Between 5,000 and 10,000 characters, or kanji, are used in written Japanese. In 1981 the Japanese government introduced the jōyō kanji hyō or the “List of Chinese Characters for General Use”, which includes 1,945 regular characters, plus additional characters used for people’s names ( jinmeiyô-kanji).
Newpapers and other media and publications use mainly jōyō kanji and provide furigana (reading in kana) for non-jōyō kanji. Japanese children are expected to know all of the jōyō kanji by the end of high school.
When the Japanese adopted Chinese characters to write their language they also borrowed many Chinese words. Today about half the vocabulary of Japanese comes from Chinese and Japanese kanji are used to represent both Sino-Japanese words and native Japanese words with the same meaning.
Before you decide to commit a letter or word or phrase, make sure you are completely confident of the meaning of the symbol. Get confirmation from someone that is familiar with the language. Do not just take the word of one authority with something this serious.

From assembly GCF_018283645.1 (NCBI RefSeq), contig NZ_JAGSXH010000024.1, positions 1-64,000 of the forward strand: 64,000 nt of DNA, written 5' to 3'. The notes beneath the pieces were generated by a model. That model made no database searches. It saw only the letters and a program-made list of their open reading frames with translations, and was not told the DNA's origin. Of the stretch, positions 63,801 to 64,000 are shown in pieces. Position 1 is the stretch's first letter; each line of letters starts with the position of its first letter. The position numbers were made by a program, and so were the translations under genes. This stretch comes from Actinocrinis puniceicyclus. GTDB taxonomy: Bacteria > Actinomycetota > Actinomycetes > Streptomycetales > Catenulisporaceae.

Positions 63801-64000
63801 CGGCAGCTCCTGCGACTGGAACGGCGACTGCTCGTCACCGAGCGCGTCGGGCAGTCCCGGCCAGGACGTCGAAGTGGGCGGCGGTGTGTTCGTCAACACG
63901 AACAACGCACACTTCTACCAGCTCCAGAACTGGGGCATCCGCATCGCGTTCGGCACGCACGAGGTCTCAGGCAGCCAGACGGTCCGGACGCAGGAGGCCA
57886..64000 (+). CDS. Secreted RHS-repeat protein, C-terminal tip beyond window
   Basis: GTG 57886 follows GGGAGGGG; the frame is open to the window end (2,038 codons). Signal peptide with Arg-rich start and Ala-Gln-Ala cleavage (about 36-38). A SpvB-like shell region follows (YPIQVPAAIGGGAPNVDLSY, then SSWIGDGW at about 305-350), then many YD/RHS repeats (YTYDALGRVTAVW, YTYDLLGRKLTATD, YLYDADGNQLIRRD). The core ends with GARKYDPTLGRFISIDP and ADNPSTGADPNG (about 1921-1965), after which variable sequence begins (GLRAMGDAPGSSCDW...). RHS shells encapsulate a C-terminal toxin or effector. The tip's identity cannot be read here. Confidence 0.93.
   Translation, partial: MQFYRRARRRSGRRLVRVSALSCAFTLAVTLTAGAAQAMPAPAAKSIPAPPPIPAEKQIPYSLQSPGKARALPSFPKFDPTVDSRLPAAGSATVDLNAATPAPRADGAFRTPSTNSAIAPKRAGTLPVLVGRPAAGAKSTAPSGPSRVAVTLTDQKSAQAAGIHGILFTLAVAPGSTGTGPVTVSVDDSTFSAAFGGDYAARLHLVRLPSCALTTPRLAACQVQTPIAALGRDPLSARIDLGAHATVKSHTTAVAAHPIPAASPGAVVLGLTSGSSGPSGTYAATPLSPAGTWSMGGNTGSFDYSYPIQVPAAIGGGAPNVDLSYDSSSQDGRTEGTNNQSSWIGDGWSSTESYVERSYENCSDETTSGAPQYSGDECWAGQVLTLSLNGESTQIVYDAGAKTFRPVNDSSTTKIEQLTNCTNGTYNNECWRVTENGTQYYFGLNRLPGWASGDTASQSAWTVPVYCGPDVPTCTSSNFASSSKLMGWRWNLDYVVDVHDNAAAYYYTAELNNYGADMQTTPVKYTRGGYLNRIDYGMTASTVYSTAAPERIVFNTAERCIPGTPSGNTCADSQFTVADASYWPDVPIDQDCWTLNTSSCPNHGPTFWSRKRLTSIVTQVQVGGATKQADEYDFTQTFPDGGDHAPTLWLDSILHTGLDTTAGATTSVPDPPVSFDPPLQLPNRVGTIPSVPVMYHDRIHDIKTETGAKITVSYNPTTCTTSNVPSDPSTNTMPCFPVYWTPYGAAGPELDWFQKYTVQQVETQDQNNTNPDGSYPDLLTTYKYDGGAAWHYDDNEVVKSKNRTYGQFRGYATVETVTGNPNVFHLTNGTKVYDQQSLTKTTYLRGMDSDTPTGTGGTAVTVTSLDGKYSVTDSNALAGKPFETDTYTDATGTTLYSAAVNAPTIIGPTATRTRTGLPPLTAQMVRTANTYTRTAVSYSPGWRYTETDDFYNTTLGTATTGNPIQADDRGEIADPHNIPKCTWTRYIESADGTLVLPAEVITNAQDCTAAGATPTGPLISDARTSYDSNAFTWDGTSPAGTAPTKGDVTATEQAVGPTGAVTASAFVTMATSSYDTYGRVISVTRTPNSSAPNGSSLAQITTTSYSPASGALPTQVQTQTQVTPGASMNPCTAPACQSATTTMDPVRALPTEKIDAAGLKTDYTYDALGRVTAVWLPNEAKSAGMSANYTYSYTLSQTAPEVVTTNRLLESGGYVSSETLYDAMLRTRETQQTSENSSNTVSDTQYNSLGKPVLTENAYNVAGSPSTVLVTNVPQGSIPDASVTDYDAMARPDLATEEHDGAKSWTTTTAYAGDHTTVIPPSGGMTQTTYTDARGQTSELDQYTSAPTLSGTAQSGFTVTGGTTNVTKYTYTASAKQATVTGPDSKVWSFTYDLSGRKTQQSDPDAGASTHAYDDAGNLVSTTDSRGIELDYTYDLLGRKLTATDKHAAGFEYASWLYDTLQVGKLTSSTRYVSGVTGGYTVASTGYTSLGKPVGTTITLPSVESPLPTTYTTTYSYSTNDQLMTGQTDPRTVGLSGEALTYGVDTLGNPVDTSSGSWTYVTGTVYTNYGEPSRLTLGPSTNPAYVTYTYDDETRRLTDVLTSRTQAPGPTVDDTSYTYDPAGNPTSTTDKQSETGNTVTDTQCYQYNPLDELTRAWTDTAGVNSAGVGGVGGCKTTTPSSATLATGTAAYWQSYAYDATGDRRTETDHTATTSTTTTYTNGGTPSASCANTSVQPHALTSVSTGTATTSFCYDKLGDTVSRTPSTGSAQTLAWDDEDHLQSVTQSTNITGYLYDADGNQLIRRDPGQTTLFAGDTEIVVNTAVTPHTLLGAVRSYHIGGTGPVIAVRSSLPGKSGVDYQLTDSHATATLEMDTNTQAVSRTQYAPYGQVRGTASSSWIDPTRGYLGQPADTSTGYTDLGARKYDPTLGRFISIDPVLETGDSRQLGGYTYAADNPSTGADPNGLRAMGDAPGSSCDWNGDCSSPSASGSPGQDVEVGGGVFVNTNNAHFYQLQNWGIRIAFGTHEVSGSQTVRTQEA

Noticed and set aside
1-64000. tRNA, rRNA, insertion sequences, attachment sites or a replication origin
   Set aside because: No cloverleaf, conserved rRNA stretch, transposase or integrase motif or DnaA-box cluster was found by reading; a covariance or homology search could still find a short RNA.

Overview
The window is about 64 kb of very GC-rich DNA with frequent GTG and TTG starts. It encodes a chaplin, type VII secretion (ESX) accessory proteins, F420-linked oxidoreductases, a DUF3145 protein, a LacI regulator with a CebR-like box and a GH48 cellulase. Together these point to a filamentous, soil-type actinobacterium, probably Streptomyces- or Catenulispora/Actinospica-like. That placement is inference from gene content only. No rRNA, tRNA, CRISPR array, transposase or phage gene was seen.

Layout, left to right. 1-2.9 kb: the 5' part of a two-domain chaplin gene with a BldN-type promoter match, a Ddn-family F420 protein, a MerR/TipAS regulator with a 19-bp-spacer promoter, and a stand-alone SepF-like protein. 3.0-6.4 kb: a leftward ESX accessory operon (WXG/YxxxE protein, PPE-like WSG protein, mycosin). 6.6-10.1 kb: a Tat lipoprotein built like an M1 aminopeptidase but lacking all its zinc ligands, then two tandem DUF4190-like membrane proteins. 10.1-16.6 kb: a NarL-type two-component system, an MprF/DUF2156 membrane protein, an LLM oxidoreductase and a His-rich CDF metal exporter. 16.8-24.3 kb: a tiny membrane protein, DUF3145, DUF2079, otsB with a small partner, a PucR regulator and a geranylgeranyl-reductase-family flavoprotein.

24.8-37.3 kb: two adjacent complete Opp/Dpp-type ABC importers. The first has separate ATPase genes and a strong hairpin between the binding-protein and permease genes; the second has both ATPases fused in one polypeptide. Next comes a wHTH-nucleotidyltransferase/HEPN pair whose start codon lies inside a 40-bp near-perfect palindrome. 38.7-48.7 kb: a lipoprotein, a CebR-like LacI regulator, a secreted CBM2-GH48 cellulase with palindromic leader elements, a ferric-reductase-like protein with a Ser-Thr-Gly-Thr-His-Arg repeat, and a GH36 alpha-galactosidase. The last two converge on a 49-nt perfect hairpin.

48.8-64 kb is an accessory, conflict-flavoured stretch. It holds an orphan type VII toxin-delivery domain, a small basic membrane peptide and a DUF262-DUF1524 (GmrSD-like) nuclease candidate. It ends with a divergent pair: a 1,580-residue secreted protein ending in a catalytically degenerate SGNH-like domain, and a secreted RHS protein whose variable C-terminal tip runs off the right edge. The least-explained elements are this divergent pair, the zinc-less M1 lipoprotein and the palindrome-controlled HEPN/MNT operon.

Your research should not be too difficult. You could start at the tattoo parlor of your choice. Look through their flash, find your symbol and then make a copy. Go to the internet, possibly a forum and get a human to confirm and possibly a site with a good reputation. If you see the same meaning in multiple areas and sites, you can feel confident you have the correct meaning.
You may have to understand that there is often not an exact translation when it comes to Kanji. This is more related to concepts, feelings and emotions – and these are very popular for Kanji choices. Some of the popular ones are love, devotion, and family.
If you are lucky to meet someone who can translate, it would be worth asking their opinion and ask them about the culture and they may possibly give you an idea for a completely different symbol or design. Keep your mind open to possibilities.
Kanji Related Sites